In 1942 Hitler led the world's most savage military machine. Stalin ruled Russia while America was just beginning to show its strength in World War II. Then, in Harry Turtledove's brilliantly imagined Worldwar saga, an alien assault changed everything. Nuclear destruction engulfed major cities, and the invaders claimed half the planet before an uneasy peace could be achieved.
A spectacular tale of tyranny and freedom, destruction and hope, Colonization takes us into the tumultuous 1960s, as the reptilian Race ponders its uneasy future. But now a new, even deadlier war threatens. Though the clamoring tribes of Earth play dangerous games of diplomacy, the ultimate power broker will be the Race itself. For the colonists have one option no human can ignore. With a vast, ancient empire already in place, the Race has the power to annihilate every living being on planet Earth . . .
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Colonization: Down to Earth marks part two of part two of Harry Turtledove's epic alternate history in which WWII gets interrupted--and violently abridged--by a hostile alien invasion. With some of the same characters introduced in the four-volume Worldwar series and Colonization: Second Contact, the story arc continues through the 1960s, as the Lizards (along with their second fleet, composed not of soldiers but of colonists) continue to grapple with their not-quite-subdued conquest, Tosev 3 (a.k.a. earth). And Turtledove's alt-'60s are not--to say the least--about peace, love, and understanding.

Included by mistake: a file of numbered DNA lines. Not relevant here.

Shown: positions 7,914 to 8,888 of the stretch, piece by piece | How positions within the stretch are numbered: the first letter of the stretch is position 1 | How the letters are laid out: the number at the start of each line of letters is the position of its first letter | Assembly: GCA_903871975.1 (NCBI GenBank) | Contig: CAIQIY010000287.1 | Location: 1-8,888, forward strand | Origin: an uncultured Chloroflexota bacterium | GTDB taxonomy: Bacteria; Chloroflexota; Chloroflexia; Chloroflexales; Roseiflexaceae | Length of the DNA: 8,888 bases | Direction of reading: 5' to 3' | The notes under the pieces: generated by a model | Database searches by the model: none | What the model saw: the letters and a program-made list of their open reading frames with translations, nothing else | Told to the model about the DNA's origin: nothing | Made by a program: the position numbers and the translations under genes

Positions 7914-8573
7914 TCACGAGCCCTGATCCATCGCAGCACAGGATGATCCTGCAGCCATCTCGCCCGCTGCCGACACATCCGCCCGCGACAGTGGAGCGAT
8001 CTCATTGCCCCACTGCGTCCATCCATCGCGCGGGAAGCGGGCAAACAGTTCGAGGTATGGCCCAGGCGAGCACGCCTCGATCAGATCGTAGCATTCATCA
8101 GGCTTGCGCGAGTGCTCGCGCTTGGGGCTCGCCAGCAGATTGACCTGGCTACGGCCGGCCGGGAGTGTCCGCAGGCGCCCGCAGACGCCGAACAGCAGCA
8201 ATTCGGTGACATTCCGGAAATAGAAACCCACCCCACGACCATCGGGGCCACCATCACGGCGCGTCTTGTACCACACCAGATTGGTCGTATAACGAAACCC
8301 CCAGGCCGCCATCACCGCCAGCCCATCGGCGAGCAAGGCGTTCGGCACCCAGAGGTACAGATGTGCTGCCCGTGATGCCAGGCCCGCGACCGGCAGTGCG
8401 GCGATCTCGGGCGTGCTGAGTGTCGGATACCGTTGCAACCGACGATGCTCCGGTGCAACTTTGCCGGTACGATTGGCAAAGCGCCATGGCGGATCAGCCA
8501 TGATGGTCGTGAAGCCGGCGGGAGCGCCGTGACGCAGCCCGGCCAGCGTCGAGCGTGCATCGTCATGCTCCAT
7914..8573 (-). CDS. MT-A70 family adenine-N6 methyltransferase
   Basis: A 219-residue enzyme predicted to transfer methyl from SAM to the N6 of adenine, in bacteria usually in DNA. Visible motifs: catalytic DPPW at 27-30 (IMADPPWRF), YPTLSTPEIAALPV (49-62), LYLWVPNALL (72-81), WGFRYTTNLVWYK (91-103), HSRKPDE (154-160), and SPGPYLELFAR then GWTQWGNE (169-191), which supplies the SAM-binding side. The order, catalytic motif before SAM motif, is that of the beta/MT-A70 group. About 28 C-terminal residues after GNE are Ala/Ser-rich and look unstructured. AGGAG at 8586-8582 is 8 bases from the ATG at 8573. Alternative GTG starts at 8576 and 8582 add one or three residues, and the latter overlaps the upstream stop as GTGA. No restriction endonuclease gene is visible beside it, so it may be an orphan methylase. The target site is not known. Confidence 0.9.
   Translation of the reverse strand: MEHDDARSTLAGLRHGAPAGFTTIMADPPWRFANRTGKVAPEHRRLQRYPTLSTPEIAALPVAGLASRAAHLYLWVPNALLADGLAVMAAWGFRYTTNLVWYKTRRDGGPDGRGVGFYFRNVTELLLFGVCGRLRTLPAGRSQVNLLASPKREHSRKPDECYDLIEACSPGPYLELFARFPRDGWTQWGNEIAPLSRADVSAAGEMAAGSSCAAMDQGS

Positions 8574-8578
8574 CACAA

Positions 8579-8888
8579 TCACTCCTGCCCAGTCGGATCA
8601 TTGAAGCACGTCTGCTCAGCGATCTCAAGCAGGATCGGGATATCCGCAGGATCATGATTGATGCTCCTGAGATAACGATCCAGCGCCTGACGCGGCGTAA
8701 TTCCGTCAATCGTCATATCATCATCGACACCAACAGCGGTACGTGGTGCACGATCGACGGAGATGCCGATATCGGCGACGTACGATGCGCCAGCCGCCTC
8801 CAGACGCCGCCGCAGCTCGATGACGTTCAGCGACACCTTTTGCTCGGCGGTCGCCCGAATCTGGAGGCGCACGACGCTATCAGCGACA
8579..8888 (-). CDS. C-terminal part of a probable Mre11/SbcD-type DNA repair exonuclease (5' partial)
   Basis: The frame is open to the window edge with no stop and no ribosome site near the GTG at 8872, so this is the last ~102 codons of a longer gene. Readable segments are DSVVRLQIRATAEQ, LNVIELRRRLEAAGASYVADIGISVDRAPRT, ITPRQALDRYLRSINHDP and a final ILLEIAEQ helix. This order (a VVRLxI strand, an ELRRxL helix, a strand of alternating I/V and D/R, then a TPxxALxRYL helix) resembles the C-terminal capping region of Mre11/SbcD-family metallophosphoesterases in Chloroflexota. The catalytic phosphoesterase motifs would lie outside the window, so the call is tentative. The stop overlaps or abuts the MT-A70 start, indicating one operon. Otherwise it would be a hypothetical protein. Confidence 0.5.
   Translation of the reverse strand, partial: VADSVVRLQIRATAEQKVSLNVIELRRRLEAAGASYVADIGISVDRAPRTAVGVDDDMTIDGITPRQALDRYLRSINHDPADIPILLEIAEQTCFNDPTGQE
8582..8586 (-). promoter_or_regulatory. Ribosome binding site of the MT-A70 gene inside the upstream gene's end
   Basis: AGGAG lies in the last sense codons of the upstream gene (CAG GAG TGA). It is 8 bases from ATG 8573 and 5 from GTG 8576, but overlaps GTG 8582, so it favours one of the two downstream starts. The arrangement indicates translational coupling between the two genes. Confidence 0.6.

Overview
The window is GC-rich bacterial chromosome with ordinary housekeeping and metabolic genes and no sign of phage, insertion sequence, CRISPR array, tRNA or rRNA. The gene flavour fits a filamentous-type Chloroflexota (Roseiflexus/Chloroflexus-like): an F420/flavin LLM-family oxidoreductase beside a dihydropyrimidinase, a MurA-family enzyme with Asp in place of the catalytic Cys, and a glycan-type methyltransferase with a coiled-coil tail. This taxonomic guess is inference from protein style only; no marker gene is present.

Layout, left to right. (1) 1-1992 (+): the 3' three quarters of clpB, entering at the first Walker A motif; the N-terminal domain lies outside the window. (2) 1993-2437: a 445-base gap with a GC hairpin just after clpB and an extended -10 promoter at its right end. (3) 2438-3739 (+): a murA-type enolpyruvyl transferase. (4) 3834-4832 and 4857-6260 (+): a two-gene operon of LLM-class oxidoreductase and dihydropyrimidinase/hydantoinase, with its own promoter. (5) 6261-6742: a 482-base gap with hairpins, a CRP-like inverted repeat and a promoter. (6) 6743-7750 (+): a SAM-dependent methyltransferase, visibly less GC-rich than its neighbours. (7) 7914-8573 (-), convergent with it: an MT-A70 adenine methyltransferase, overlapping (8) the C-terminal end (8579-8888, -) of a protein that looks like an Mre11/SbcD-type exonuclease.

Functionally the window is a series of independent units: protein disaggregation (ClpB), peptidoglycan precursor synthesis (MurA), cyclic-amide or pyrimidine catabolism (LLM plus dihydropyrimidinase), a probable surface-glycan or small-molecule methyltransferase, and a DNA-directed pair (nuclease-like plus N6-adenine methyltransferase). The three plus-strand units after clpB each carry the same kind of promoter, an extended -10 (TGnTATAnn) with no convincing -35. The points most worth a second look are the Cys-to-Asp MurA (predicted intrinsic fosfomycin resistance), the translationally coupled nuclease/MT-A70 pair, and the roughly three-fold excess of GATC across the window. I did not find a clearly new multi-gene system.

Now the reptilian ETs must face off against three world superpowers in an uneasy truce: the United States; Molotov's SSSR; and the psychotic, nuke-wielding Nazis under Himmler. Elsewhere, the U.K. flirts with fascism, Red China (commanded by none other than Chairman Mao) wages a bloody resistance against its scaly oppressors, and the Arab world does likewise under the guidance of Ayatollah Khomeini. As ever with Turtledove, plot takes precedence over characterizations, but his suspenseful twists and turns don't disappoint. And while Down to Earth proves a bit less martial than its predecessors, the action still satisfies--if nothing else, the bang-up finale is worth the wait. --Paul HughesAbout the Author:
Harry Turtledove is the award-winning author of the alternate-history works The Man with the Iron Heart, The Guns of the South, and How Few Remain (winner of the Sidewise Award for Best Novel); the War That Came Early novels: Hitler’s War, West and East, The Big Switch, Coup d’Etat, and Two Fronts; the Worldwar saga: In the Balance, Tilting the Balance, Upsetting the Balance, and Striking the Balance;the Colonization books: Second Contact, Down to Earth, and Aftershocks; the Great War epics: American Front, Walk in Hell, and Breakthroughs; the American Empire novels: Blood & Iron, The Center Cannot Hold, and Victorious Opposition; and the Settling Accounts series: Return Engagement, Drive to the East, The Grapple, andIn at the Death. Turtledove is married to fellow novelist Laura Frankos. They have three daughters: Alison, Rachel, and Rebecca.
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